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Janet Yellen Argues Bailing Out Rich Banker, VC Fund Managers Critical to “Saving Our Democracy”

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    Note: This article may contain commentary or the author's opinion.

    NOTE: The following article is satire, not a statement of fact. Treat it as such.

    When asked if she and the US Treasury would bail out Silicon Valley Bank, Janet Yellen first said the reasonable thing, which was “The reforms that have been put in place means that we’re not going to do that again. But we are concerned about depositors and are focused on trying to meet their needs.

    But then the bankers around the country lost their collective minds and started yelling about how saving their business so they can afford their $200,000 cars and NYC or LA penthouses, so the Biden regime felt pressure and leaned on Yellen…who predictably backed down faster than France in WWII.

    So Treasury then declared that it would essentially bail out the bank by making the customers whole, saying:

    Today we are taking decisive actions to protect the U.S. economy by strengthening public confidence in our banking system. This step will ensure that the U.S. banking system continues to perform its vital roles of protecting deposits and providing access to credit to households and businesses in a manner that promotes strong and sustainable economic growth.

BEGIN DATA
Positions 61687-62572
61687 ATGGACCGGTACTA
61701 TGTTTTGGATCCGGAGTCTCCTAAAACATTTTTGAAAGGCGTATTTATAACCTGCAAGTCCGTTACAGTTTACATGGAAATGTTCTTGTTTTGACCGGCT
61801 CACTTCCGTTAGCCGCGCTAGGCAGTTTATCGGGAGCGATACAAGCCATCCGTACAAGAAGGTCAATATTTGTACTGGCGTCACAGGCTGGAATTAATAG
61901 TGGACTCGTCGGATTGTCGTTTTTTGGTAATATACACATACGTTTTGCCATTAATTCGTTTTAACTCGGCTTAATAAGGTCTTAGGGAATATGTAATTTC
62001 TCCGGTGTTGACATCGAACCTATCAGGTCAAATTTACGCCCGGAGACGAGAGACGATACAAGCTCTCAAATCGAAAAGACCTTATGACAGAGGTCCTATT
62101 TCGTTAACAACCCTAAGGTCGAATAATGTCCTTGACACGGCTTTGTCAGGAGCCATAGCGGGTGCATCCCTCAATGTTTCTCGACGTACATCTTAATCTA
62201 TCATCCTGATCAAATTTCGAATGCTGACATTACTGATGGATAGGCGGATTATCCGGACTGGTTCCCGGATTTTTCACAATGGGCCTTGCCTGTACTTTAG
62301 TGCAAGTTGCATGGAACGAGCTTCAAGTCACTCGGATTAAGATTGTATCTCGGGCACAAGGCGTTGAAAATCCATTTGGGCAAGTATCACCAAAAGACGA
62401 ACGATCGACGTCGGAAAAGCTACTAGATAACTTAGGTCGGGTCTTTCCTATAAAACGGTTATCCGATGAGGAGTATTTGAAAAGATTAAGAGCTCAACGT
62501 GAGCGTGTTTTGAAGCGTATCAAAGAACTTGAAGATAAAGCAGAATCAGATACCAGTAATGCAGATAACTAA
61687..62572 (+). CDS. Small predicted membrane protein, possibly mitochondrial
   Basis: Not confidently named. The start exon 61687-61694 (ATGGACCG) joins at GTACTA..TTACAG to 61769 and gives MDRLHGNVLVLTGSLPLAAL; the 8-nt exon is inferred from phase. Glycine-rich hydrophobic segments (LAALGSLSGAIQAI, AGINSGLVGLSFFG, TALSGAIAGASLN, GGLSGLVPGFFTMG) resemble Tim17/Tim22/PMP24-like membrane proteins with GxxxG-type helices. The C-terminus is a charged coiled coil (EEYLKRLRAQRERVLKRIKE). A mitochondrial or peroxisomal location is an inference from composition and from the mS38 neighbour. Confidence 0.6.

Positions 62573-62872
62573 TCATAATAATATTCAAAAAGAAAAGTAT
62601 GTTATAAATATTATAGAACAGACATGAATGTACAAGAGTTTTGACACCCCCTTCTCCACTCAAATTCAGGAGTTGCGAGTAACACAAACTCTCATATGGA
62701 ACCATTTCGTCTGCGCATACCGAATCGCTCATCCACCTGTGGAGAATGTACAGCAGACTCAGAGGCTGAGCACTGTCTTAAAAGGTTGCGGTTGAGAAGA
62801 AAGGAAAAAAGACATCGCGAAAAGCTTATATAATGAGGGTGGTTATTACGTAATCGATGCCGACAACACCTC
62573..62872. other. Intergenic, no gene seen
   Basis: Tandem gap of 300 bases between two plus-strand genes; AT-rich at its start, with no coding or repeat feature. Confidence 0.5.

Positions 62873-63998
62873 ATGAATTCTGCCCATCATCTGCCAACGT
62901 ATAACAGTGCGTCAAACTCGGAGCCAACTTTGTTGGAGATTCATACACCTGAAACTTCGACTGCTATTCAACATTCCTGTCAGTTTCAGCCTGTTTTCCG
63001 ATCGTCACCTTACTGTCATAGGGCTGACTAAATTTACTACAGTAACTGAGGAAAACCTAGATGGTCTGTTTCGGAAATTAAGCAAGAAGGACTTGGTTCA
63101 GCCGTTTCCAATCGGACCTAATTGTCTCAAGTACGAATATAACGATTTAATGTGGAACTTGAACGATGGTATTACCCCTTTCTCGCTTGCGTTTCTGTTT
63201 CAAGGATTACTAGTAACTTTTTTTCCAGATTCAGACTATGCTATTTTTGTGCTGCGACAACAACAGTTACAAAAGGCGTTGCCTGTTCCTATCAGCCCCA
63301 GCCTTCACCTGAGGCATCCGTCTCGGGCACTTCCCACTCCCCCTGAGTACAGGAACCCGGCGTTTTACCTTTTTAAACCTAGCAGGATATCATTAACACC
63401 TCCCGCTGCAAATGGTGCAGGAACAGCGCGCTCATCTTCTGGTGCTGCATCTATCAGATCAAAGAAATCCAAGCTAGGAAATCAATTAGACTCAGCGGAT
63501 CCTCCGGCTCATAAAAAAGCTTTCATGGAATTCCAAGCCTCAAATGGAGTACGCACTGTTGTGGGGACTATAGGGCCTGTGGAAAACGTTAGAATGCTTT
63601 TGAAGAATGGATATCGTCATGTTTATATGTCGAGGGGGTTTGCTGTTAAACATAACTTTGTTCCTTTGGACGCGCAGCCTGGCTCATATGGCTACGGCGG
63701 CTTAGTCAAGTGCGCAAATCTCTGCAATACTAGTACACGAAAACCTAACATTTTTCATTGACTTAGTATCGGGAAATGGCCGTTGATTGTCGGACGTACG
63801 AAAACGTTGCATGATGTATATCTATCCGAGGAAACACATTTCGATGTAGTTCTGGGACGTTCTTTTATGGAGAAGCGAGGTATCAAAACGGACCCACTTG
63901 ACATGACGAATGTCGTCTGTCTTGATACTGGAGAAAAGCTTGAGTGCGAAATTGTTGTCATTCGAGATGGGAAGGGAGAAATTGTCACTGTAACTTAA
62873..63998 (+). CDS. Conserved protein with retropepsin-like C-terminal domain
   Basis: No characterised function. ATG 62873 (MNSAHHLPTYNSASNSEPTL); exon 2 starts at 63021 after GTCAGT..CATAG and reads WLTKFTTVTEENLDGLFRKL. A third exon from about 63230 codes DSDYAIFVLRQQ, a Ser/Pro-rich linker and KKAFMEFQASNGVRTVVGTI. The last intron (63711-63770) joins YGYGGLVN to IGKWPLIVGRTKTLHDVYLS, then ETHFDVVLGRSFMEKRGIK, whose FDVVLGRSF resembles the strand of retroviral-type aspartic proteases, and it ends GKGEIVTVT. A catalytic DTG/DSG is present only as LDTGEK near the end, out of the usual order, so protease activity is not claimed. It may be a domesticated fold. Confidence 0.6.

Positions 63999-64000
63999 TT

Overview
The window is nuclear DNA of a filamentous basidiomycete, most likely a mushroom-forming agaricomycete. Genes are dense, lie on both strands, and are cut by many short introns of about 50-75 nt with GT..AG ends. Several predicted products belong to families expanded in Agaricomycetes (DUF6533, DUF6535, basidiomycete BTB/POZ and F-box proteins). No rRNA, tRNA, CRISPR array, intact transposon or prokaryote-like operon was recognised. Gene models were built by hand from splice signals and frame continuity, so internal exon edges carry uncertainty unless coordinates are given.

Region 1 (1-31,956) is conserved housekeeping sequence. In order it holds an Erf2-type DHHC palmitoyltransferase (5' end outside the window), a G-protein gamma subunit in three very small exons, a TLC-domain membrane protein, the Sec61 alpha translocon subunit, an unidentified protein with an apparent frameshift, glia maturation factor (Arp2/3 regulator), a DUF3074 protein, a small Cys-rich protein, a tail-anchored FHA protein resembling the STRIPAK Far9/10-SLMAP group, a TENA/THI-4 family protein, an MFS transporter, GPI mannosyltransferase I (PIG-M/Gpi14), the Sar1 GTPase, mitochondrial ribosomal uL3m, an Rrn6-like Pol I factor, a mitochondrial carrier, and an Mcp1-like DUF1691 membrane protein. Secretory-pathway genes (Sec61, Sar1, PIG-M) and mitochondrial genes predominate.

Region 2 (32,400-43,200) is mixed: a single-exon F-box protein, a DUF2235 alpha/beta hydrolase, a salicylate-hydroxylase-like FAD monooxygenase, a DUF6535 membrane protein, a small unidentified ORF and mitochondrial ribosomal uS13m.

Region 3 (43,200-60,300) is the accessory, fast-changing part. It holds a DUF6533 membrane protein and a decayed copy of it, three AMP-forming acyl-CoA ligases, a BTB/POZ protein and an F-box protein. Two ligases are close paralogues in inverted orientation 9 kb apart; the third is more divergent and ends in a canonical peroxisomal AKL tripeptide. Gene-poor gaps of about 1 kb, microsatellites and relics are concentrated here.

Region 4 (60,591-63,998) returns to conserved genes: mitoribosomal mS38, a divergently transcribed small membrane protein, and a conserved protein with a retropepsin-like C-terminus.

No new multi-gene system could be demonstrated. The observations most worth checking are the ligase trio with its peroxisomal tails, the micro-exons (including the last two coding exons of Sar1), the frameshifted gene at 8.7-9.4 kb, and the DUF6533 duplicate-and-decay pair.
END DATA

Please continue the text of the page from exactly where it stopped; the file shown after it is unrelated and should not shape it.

After receiving a recommendation from the boards of the FDIC and the Federal Reserve, and consulting with the President, Secretary Yellen approved actions enabling the FDIC to complete its resolution of Silicon Valley Bank, Santa Clara, California, in a manner that fully protects all depositors. Depositors will have access to all of their money starting Monday, March 13. No losses associated with the resolution of Silicon Valley Bank will be borne by the taxpayer.

    We are also announcing a similar systemic risk exception for Signature Bank, New York, New York, which was closed today by its state chartering authority. All depositors of this institution will be made whole. As with the resolution of Silicon Valley Bank, no losses will be borne by the taxpayer.

    Shareholders and certain unsecured debtholders will not be protected. Senior management has also been removed. Any losses to the Deposit Insurance Fund to support uninsured depositors will be recovered by a special assessment on banks, as required by law.

    Finally, the Federal Reserve Board on Sunday announced it will make available additional funding to eligible depository institutions to help assure banks have the ability to meet the needs of all their depositors.

    The U.S. banking system remains resilient and on a solid foundation, in large part due to reforms that were made after the financial crisis that ensured better safeguards for the banking industry. Those reforms combined with today’s actions demonstrate our commitment to take the necessary steps to ensure that depositors’ savings remain safe.

    Yellen was, predictably, asked about why she changed her tune on bailing out the big bank, spending yet more taxpayer dollars on saving the already wealthy from their own mistakes. Responding, she said “Well, look: it is absolutely critical to our democracy that we save these rich bankers from their own mistakes. And no, this does not mean we will be helping average Americans in any way. You better pay your credit card bills and remember to pay your taxes next month.”

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